We already know that the financial world is interested in the blockchain, Bitcoin’s core technology. Nasdaq, Swiss bank UBS and tech giant IBM are just a few examples of major institutions that are exploring the technology. And now it looks like Santander will be the next in line.
The United Kingdom-based bank, owned by the Spanish Santander Group, is looking to modernize its system and the blockchain seems to be the right solution. Bitcoin’s decentralised online public ledger can keep a public record of transactions thanks to a distributed network, which means transactions are quicker, cheaper and more transparent.
According to Mariano Belinky, head of Santander InnoVentures, “we have internally identified 20 to 25 use cases where this technology can be applied.” Belinky admitted the blockchain technology could solve a number of challenges currently faced by banks, he told Business Insider at MoneyConf in Belfast.
If Santander, the world’s tenth largest bank, actually adopted cryptocurrency’s core technology, the institution could be looking at savings of roughly $20 billion per year on infrastructure costs. The conclusion was revealed by a report released earlier this month by Santander and other institutions.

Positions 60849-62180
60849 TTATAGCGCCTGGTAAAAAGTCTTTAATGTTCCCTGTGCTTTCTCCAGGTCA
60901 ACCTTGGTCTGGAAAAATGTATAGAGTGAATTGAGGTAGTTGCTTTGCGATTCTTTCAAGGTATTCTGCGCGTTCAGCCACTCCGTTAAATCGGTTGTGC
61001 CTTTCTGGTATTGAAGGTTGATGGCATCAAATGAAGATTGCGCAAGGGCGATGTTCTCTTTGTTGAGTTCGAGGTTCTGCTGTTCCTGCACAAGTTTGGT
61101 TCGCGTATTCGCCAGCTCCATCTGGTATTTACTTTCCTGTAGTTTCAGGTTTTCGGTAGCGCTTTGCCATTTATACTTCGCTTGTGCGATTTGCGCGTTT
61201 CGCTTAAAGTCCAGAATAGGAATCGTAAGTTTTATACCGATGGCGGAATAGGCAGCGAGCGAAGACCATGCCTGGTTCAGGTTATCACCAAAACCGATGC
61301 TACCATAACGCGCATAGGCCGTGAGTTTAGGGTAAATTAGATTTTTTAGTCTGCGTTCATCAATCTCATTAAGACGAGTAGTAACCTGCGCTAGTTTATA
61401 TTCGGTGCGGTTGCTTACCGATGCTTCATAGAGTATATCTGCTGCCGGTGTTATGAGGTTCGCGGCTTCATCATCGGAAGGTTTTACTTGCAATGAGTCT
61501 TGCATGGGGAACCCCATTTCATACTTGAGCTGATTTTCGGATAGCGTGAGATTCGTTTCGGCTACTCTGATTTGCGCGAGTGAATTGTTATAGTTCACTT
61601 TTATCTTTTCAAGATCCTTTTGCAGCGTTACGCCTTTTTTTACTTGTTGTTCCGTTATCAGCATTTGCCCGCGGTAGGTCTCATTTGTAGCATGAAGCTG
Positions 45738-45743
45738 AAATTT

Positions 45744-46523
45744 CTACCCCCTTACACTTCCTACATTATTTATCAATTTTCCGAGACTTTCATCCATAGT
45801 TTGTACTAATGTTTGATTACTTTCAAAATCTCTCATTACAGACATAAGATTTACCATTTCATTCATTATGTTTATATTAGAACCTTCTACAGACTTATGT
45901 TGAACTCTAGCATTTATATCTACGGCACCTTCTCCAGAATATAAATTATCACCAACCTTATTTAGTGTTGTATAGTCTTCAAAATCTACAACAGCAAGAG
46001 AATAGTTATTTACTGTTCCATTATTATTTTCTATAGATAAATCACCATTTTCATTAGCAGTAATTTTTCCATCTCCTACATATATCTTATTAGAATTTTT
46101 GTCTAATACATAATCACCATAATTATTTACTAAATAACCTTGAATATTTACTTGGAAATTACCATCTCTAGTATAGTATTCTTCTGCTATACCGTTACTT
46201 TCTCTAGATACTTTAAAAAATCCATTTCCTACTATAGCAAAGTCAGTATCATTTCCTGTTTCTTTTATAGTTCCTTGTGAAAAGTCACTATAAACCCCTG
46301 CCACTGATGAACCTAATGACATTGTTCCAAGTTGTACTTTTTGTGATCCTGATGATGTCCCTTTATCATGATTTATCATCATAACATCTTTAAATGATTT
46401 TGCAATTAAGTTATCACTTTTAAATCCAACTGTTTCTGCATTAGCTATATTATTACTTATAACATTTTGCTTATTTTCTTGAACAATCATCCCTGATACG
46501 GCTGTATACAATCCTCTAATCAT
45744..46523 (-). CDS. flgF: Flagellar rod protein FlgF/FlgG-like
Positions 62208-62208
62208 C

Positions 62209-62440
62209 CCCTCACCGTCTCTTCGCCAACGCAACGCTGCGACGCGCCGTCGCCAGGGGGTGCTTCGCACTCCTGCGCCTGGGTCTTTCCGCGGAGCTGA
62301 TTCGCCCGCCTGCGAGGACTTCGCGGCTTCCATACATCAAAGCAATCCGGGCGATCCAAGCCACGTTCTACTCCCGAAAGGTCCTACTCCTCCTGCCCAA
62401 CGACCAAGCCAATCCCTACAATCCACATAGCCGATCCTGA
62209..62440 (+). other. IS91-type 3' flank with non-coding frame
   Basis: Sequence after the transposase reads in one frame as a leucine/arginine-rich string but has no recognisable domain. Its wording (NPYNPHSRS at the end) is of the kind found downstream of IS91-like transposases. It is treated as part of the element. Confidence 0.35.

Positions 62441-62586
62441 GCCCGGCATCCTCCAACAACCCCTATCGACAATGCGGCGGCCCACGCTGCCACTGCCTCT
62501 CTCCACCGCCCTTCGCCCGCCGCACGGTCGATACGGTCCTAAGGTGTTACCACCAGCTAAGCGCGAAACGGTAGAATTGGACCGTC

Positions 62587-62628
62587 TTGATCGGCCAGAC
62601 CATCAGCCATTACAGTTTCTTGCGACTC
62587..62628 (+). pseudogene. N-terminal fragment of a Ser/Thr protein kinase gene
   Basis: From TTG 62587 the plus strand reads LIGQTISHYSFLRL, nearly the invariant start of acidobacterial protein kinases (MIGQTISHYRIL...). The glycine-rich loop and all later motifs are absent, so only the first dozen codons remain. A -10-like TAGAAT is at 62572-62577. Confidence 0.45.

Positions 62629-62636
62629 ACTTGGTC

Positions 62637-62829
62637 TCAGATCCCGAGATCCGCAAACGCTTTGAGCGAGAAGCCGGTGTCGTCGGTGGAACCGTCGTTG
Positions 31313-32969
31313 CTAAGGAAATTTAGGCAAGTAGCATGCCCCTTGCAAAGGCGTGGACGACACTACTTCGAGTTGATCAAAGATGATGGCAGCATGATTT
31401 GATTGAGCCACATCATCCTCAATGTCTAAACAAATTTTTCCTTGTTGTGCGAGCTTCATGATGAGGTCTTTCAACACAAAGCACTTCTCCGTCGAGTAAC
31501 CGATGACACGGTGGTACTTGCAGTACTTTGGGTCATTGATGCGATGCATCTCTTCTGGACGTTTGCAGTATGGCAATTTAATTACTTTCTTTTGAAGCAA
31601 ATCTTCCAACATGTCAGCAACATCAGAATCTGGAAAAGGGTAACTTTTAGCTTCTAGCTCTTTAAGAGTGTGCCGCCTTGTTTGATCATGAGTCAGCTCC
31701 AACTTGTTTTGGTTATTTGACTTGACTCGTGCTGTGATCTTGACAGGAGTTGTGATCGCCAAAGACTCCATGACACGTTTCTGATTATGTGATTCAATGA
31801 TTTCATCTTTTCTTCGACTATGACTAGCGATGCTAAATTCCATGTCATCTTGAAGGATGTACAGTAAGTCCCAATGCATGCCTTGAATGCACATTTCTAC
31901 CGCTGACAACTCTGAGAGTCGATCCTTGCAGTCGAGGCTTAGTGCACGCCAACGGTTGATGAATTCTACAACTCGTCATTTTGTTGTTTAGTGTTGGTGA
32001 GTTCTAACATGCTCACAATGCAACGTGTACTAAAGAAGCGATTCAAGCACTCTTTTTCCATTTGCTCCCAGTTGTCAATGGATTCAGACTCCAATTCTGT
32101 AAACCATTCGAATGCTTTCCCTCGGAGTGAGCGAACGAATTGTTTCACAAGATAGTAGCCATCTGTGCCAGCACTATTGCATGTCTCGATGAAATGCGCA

“The strengths and weaknesses of both banks and fintechs mean that both will often do better by cooperating rather than by competing. New digital businesses must either grow quickly or die. Banks can offer fintechs immediate scale and critical mass through access to demand.”
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“For us, the first obvious space to explore all of this in is payments, particularly international payments. Later on we think smart contracts have the potential to transform many of the other things we do,” said Julio M. Faura, global head of R&D innovation at Santander and also coordinator of the bank’s Crypto 2.0 team, the group of experts that is currently exploring the blockchain.
“We still haven’t made anything official, we haven’t announced anything publicly, but we have an internal team working on this. We’ve done some proof of concepts.”
Santander sees the technology as disruptive. “We’re very excited about distributed ledgers and blockchain technology. They really have the potential to disrupt many of the basic processes we have underlying our transactional products,” Mariano Belinky added.
The head of Santander InnoVentures, the banking giant’s fintech investment fund, explains: “What we see as the foundation use case, which is international payments, we don’t really need a coalition of 50 banks to make it work. We have ten major geographies. Just us connecting our ten major geographies will allow 100 million customers to make instant payments worldwide. If we partner with two or three banks similar to us we’ve got pretty much global coverage.”
Still, Fauna believes that the blockchain will only be a hit in the banking industry “if many banks take part and collaborate. We are talking and experimenting with several banks.” Belinky compares the adoption of the blockchain to the invention of the phone: “It’s like having the first phone – there’s no point if you can’t ring anyone.” However, both experts recognise this will be a long process.
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